During my interview with Lesley Stahl, we discussed a lot of things that I wish had been aired. In fact, I told one of the producers that I think they could have avoided a lot of the fallout if they had aired more of my interview, because I presented a more balanced view than was presented by the overall story. As I said during my interview, the issue of cleantech isn’t black and white, or good versus evil. It is a complex story with many angles, and an attempt to reduce it to black and white was certain to create controversy. CONTINUE»
This winter has been one of the coldest on record. It’s been the coldest winter in at least 30 years, and I saw a report today that there is a chance that this will be Chicago’s coldest winter on record. Presently it is the 3rd coldest on record for Chicago, but another blast of cold air is just moving into the Midwest and East Coast.
Natural gas is a major energy source for heating homes, and prices have been spiking periodically in recent weeks as the weekly draws on natural gas inventories are higher than normal. Natural gas consumption in the US is highly seasonal, so producers use a system of underground pressurized storage that builds inventories until mid-fall, which are then depleted through the winter. Natural gas can be stored in depleted oil or gas reservoirs, in natural aquifers, or in salt caverns.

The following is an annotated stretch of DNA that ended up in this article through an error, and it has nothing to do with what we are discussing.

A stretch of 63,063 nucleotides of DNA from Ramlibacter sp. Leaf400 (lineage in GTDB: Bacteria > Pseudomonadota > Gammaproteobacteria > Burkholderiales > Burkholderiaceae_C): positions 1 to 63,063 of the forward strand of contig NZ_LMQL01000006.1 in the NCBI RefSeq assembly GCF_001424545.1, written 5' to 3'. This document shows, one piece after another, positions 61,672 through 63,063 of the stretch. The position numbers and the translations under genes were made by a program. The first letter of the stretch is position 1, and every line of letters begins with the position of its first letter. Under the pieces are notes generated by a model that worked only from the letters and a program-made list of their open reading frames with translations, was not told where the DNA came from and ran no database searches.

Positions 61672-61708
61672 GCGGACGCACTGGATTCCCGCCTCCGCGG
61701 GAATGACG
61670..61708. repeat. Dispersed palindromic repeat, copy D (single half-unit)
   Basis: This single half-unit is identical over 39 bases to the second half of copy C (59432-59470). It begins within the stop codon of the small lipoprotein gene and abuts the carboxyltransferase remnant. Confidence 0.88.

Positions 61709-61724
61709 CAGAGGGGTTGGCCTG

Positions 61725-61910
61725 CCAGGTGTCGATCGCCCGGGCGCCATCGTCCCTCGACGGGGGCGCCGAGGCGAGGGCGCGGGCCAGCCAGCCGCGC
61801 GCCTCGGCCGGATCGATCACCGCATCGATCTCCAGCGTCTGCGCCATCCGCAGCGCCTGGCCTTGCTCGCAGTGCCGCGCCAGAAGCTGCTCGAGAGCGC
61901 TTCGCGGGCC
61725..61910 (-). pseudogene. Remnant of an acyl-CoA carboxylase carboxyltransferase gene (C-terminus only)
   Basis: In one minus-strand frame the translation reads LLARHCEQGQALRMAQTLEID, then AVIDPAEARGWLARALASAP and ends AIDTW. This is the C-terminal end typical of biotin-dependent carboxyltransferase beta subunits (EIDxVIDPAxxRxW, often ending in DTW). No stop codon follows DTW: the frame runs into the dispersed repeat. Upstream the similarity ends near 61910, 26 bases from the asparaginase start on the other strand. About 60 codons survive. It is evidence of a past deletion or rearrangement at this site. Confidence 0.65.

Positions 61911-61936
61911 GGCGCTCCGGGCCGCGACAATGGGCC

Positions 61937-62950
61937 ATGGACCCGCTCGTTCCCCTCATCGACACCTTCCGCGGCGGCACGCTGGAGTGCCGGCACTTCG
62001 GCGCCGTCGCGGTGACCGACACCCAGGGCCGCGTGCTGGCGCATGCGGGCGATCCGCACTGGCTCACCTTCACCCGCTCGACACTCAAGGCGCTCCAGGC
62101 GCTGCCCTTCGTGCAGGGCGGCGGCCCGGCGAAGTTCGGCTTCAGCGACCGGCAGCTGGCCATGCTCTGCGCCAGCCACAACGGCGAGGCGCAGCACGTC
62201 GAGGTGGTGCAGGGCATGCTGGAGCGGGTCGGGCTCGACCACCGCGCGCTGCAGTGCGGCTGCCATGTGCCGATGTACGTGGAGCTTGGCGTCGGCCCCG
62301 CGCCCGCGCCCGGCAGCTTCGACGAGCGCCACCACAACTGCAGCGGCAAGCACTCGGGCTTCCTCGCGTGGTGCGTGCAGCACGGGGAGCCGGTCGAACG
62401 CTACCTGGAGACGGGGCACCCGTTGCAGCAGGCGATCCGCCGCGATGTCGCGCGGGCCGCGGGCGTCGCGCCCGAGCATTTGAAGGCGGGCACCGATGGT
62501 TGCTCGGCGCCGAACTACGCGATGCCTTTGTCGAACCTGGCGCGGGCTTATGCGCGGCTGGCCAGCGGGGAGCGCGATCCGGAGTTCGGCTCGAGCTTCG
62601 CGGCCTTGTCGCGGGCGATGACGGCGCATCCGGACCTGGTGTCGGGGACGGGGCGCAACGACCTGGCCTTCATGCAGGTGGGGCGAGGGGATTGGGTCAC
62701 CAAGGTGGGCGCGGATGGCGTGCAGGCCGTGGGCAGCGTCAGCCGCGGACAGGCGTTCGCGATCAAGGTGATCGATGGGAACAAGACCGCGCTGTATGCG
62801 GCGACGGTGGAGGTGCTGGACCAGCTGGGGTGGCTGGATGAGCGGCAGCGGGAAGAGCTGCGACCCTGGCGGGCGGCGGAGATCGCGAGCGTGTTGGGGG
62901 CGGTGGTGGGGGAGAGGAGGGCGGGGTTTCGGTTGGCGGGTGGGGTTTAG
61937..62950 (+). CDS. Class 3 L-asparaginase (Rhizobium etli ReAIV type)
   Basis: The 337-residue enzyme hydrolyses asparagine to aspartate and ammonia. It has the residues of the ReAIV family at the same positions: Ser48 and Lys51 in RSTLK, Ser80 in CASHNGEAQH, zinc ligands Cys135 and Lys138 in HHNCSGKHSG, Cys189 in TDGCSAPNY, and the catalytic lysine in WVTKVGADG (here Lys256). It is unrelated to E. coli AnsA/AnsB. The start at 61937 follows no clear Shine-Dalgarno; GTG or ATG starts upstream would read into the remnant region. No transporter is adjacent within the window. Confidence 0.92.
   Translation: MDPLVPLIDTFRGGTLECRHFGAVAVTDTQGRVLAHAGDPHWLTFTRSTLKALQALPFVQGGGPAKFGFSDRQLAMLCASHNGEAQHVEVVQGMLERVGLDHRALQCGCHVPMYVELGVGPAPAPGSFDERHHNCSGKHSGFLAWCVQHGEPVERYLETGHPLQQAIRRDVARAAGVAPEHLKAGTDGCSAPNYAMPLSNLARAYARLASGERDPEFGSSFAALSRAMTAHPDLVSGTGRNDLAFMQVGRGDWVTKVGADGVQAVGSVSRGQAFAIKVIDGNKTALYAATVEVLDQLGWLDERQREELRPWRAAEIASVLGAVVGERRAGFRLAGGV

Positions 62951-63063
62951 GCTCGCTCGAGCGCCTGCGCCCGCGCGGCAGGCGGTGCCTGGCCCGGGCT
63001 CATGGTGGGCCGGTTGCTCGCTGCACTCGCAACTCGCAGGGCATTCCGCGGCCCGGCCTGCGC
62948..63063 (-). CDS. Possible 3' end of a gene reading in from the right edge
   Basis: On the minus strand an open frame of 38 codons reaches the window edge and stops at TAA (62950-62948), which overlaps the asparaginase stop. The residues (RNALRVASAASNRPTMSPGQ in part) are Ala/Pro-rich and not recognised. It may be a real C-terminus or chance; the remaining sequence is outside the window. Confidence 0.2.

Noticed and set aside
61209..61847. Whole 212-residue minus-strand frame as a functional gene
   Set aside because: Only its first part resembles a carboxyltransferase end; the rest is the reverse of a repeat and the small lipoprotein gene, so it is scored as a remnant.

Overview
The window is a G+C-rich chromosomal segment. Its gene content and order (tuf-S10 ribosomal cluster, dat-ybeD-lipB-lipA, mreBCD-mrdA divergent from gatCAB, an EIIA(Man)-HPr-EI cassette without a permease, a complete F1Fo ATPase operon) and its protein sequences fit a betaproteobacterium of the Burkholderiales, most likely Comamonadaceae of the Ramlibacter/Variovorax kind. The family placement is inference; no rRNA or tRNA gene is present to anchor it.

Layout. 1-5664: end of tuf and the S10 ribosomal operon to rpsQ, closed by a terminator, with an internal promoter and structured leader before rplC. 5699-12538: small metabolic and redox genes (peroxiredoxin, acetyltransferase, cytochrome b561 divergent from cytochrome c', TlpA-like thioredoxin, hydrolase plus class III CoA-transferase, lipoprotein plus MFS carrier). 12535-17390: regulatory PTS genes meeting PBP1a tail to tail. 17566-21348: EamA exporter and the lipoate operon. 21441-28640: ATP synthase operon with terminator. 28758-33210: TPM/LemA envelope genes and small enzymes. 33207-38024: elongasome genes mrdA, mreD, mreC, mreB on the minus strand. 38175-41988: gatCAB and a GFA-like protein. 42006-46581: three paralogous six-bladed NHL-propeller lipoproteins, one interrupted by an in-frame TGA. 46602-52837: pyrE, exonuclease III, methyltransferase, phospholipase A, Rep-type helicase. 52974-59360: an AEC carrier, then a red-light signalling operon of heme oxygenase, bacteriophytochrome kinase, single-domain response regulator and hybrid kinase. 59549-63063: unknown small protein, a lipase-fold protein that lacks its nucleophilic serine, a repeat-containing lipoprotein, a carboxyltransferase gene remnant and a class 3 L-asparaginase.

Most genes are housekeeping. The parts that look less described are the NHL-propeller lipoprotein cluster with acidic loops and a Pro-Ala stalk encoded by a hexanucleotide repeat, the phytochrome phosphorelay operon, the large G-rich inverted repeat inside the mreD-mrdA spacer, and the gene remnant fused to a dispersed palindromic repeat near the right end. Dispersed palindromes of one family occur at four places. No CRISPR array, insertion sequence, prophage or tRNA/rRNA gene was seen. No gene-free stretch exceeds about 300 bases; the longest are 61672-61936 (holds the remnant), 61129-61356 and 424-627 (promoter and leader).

The US has nearly 9 trillion cubic feet (tcf) of natural gas storage capacity, but only a fraction of that has ever been used. According to the Energy Information Administration (EIA), the actual amount in storage has never exceeded 4 tcf. Inventories will usually build to between 3 and 4 tcf by ~ November 1st each year, before being pulled down to under 2 tcf by the end of winter. So a typical winter season will see just over 2 tcf pulled out of storage — an amount equivalent to about 10 percent of annual US natural gas production. CONTINUE»
What Ethanol Problem?
If you live in the Midwest, you are in the midst of a thriving ethanol industry. But the Midwest does not control its own destiny when it comes to ethanol. That is still controlled by the federal government.
When I first started writing about energy nearly a decade ago, many of my early articles were addressed at the ethanol policies we were pursuing in the US. Even though I supported renewable energy, I felt like we were going about things in the wrong way. While I acknowledged that you could subsidize lots of ethanol production into existence, there needed to be a clear path for sustainability in the event that strong government intervention waned.
Today, nine years after I began writing about energy, we have an ethanol industry that has undergone rapid growth, but it is an industry that still relies heavily on the hand of government in the form of the Renewable Fuel Standard (RFS). One need look no further than the uproar over the Environmental Protection Agency’s (EPA) decision to lower the RFS for 2014. CONTINUE»